LIBERAL DEMOCRACY AND
Chapter 7 analyzed a state’s moral duty to comply with international law. This chapter analyzes the state’s moral duty to enter into treaties and to take other related forms of international action in the first place. Mainstream international law scholarship contends that states, especially liberal democratic ones, should be more otherregarding. They should enter into more treaties that would benefit third-party states, give up sovereignty to justice-promoting institutions like the International Criminal Court (ICC), and, in general, act internationally on the basis of global welfare rather than state welfare.
This chapter argues that this commitment to strong state cosmopolitanism cannot easily be reconciled with mainstream international law scholarship’s equally strong commitment to liberal democracy itself as the optimal form of domestic governance (Fox and Roth 2000; Doyle 1983; Slaughter 1995; TesÓn 1998; compare Fox 1992; Franck 1992). The institutions needed to make liberal democracy work make it difficult to engage in strong cosmopolitan action. The problem is not just the absence of democratic support for cosmopolitan policies, although that is a problem. Constitutional and collective action hurdles constrain cosmopolitan action as well. Cosmopolitan argument, we argue, must be bounded by institutional and moral constraints that arise in the domestic-democratic sphere. A coherent ideal of liberal democracies’ cosmopolitan duties must accommodate these realistic limits on what liberal democracies can do.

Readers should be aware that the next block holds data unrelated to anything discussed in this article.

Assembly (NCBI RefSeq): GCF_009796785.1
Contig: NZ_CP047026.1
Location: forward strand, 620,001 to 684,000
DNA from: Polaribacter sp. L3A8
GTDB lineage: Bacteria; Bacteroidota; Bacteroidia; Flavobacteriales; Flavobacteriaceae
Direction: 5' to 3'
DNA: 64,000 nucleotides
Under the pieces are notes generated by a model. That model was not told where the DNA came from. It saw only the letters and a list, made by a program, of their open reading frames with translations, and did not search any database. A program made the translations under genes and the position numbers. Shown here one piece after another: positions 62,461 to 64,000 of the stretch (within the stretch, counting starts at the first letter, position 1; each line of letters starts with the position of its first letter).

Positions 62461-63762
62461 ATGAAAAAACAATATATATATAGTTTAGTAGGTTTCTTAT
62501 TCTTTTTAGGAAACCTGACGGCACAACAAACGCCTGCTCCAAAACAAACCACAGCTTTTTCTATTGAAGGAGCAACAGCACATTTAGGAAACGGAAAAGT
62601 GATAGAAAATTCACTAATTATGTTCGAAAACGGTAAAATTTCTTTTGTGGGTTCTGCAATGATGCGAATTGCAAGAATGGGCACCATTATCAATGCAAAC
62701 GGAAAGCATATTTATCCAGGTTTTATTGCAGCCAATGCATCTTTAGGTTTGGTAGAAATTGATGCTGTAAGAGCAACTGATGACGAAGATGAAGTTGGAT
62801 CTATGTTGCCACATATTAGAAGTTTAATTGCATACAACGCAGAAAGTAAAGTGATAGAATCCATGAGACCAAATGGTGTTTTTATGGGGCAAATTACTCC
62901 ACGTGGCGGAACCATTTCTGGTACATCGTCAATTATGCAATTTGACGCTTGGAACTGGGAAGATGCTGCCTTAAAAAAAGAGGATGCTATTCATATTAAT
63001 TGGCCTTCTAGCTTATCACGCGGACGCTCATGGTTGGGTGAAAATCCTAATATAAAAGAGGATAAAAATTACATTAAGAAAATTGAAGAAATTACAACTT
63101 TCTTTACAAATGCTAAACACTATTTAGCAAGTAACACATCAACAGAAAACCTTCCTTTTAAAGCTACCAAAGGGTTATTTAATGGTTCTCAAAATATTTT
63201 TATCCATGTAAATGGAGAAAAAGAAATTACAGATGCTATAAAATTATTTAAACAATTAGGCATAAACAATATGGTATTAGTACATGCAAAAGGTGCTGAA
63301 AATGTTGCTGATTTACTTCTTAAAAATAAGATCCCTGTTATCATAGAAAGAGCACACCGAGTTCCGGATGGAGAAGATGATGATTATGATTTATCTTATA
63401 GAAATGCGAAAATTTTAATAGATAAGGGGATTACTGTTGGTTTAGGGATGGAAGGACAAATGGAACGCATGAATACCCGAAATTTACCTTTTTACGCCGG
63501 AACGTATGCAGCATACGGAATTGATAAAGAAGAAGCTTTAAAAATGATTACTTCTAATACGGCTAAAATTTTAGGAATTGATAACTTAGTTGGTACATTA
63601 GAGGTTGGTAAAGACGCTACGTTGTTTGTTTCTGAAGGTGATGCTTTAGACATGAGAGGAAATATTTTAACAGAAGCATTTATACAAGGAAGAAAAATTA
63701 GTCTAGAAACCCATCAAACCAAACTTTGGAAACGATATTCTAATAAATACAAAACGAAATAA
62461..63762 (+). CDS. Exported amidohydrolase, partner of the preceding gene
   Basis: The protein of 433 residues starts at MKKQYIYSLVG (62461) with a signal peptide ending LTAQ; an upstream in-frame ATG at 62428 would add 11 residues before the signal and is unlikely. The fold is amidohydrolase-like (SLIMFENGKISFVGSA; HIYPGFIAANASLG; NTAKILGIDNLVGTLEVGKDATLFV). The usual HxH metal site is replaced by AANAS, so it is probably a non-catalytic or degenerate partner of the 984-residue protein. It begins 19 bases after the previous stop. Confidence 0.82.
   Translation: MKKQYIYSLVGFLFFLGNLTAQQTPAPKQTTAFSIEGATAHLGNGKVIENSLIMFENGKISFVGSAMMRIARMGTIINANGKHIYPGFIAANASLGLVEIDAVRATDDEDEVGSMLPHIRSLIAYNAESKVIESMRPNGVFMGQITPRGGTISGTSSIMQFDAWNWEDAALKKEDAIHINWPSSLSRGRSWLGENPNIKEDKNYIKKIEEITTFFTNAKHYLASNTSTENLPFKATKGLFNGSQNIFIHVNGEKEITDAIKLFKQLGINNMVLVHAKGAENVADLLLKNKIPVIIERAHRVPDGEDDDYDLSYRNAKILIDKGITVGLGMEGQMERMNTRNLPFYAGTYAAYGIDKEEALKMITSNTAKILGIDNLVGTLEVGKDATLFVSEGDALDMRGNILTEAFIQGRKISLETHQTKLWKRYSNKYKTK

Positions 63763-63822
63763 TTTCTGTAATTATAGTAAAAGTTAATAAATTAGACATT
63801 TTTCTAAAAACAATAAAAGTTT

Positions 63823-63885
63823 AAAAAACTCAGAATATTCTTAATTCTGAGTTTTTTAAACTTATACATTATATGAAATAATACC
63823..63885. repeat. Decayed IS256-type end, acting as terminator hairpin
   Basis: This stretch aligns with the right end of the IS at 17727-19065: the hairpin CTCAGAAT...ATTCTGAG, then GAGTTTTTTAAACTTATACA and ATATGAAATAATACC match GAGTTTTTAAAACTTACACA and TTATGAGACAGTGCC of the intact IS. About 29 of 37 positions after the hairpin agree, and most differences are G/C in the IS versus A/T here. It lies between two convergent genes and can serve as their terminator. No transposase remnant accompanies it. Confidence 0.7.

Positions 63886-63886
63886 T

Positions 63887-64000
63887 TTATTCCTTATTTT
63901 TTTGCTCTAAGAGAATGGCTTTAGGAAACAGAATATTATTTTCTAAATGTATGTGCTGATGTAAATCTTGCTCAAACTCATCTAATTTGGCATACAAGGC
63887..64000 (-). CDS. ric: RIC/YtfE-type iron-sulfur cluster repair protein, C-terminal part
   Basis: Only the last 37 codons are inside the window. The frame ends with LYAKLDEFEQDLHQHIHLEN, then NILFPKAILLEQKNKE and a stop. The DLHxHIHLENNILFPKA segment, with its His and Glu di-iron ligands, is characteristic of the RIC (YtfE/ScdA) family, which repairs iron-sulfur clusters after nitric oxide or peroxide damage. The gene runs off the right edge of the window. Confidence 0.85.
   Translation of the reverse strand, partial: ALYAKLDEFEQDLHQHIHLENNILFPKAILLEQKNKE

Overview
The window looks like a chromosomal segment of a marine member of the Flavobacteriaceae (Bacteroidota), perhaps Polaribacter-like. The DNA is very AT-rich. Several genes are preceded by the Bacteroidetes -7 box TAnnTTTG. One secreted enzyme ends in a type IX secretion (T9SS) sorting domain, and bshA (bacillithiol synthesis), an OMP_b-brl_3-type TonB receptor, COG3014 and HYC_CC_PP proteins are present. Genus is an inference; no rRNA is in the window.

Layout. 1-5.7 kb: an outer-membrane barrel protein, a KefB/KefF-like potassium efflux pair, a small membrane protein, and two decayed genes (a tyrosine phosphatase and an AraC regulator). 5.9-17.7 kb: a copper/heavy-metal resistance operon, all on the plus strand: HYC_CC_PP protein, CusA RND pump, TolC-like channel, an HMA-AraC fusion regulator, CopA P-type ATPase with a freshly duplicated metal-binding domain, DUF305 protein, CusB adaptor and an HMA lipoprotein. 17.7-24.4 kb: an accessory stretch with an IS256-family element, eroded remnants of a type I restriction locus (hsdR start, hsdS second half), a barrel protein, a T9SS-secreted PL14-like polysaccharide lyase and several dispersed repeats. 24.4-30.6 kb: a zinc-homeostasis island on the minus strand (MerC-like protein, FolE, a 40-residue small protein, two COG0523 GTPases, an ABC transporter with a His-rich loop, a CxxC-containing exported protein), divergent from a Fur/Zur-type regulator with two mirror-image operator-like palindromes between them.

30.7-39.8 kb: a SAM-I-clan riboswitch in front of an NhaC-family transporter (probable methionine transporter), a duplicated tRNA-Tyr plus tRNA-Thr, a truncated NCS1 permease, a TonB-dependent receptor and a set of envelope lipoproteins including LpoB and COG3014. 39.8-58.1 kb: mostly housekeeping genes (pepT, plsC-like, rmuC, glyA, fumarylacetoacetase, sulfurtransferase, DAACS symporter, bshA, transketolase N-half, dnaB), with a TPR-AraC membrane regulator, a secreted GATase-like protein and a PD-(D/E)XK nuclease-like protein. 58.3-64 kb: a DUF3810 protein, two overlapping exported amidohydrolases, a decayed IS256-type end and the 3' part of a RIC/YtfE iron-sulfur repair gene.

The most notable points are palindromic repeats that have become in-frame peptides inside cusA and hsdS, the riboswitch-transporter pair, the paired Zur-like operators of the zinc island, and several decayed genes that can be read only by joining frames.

In arguing for these points, we focus primarily on the United States, the world’s richest, most powerful, and, in some respects, most vigorous liberal democracy and also a frequent target of cosmopolitan criticism. This criticism comes in two forms. The first focuses on U.S. national